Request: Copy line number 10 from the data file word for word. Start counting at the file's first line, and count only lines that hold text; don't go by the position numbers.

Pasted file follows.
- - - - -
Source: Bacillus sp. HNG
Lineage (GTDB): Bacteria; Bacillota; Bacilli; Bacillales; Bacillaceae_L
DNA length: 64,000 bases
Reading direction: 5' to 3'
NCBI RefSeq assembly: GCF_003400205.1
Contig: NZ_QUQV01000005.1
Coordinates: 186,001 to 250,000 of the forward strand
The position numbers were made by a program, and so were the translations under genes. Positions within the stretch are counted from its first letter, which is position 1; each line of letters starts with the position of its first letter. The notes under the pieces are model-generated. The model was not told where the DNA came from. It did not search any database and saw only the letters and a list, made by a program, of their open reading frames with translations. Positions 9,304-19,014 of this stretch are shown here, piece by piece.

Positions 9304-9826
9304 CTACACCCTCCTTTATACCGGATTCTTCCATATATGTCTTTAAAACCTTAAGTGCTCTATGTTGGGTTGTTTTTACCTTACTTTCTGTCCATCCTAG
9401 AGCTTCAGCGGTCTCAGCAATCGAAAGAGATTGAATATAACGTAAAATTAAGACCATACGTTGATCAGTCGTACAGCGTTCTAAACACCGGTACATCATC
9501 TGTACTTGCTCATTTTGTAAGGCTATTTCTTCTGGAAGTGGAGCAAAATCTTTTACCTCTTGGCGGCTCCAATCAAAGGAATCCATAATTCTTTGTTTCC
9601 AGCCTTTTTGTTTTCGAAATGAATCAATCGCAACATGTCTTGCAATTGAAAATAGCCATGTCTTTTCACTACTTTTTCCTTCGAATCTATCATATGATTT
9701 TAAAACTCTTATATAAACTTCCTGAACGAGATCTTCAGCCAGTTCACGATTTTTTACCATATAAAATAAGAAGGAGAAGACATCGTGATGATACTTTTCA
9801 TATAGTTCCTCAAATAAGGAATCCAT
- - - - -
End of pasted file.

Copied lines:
9304 CTACACCCTCCTTTATACCGGATTCTTCCATATATGTCTTTAAAACCTTAAGTGCTCTATGTTGGGTTGTTTTTACCTTACTTTCTGTCCATCCTAG